Welding uses heat to join pieces of metal in everything from circuits to skyscrapers. But Rice University researchers have found a way to beat the heat on the nanoscale.
Jun Lou, an assistant professor in mechanical engineering and materials science, and his group have discovered that gold wires between three-billionths and 10-billionths of a meter wide weld themselves together quite nicely -- without heat.
They report in today's online edition of the journal Nature Nanotechnology that clean gold nanowires with identical atomic structures will merge into a single wire that loses none of its electrical and mechanical properties. The process works just as well with silver nanowires, which bond with each other or with gold.
This cold-welding process has been observed on the macro scale for decades, Lou said. Clean, flat pieces of similar metals can be made to bond under high pressure and in a vacuum. But only Lou and his colleagues have seen the process happen on the nanoscale, under an electron microscope.
As so often happens in basic research, that's not what they were looking for at all. Lou and Rice graduate student Yang Lu, with collaborators at Sandia National Laboratories and Brown University, were trying to determine the tensile strength of gold nanowires by attaching one end of a wire to a probe in a transmission electron microscope (TEM) and the other to a tiny cantilever spring called an atomic force microscopy (AFM) probe.
Pulling the wire apart gave the team a measurement of its strength. What they didn't expect to see was the broken wire mending itself when its ends or sides touched. Measurements showed the reconnected wire was as strong as before.
"Before you can actually stretch something, you need to clamp it well," said Lou, who received a Young Investigators Research Program grant from the Air Force Office of Sponsored Research last year. "During the manipulation process, we observed this type of welding behavior all the time.
"Initially, we didn't pay attention to it because it didn't seem significant. But after doing a little research on the field, I realized we discovered something that may be useful."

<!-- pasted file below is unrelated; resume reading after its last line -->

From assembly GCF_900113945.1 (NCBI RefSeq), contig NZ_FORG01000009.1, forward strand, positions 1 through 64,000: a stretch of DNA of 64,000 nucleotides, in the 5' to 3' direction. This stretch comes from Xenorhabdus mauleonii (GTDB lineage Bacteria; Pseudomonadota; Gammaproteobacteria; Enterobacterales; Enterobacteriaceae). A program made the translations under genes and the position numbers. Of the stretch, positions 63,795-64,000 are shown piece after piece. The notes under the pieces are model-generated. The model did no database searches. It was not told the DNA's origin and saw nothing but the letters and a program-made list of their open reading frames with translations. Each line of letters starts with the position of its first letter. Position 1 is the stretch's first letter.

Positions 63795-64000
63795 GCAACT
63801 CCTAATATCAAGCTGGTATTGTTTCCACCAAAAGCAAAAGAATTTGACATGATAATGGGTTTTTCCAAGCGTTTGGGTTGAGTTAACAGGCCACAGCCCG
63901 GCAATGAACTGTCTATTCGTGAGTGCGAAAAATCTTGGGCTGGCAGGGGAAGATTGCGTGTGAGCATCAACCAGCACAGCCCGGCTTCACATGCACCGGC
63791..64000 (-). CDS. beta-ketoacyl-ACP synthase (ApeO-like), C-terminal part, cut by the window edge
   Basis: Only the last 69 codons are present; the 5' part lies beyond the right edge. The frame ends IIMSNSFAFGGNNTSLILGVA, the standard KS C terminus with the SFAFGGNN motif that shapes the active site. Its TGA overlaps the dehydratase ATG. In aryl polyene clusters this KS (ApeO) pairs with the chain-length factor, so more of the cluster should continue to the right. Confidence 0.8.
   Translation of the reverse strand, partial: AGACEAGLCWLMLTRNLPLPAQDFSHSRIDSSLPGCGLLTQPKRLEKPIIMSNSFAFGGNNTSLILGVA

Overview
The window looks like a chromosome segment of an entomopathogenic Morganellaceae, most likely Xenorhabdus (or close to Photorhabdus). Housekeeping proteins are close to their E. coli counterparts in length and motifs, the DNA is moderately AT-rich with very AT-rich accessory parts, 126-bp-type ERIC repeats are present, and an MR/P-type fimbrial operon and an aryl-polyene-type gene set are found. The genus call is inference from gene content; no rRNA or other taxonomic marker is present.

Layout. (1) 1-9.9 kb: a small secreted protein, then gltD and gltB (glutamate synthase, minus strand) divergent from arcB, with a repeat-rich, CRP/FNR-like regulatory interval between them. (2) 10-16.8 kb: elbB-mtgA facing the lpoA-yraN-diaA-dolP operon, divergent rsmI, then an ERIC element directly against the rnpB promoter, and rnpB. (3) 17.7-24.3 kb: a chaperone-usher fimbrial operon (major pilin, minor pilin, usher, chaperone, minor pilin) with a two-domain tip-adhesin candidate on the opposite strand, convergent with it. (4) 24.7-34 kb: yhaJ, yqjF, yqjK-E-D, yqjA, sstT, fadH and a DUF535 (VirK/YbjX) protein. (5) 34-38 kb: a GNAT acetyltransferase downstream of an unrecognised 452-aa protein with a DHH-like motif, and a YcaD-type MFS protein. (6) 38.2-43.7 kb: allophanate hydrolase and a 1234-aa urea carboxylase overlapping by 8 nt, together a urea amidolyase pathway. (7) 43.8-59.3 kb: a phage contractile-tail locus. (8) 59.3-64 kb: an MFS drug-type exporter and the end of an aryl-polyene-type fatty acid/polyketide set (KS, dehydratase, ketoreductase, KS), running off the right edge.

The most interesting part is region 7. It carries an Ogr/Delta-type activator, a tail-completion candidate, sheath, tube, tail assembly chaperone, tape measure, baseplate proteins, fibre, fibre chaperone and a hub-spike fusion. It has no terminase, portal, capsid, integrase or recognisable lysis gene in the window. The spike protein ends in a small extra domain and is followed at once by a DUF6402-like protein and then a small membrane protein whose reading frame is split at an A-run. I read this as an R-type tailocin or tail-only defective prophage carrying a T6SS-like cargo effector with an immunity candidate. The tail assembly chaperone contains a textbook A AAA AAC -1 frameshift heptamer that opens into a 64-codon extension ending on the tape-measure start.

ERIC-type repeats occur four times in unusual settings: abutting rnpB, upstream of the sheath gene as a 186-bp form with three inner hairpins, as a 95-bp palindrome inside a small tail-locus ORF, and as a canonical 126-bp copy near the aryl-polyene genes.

In testing, Lou found the nanowires could be snapped and welded many times. Mended wires never broke again at the same spot; this attests to the strength of the new bond.
The wire's electrical properties also seemed unaffected by repeated breaking and welding. "We'd break a wire and reweld it 11 times and check the electrical properties every time. All the numbers were very close," he said.
The keys to a successful weld are the nanowire's single crystalline structure and matching orientation. "There are a lot of surface atoms, very active, that participate in the diffusion at the nanoscale," Lou said. "We tried gold and silver, and they weld in the same way as long as you satisfy the crystalline-orientation requirement."
Lou sees the discovery opening new paths for researchers looking at molecular-scale electronics. He said teams at Harvard and Northwestern are working on ways to pattern arrays of nanowires, and incorporating cold welding could simplify their processes. "If you're building high-density electronic devices, these kinds of phenomena will be very useful," he said, noting that heat-induced welds on the nanoscale run the risk of damaging the materials' strength or conductivity.
Lou said the discovery has caused a stir among the few he's told. "Different people see different aspects: Electrical engineers see the application side. Theory people see some interesting physics behind this behavior. We hope this paper will encourage more fundamental study."
The paper's co-authors include Jian Yu Huang, a scientist at the Center for Integrated Nanotechnologies at Sandia National Laboratories; and Professor Shouheng Sun and former graduate student Chao Wang of Brown University.
The National Science Foundation and the Air Force Office of Sponsored Research supported the project.
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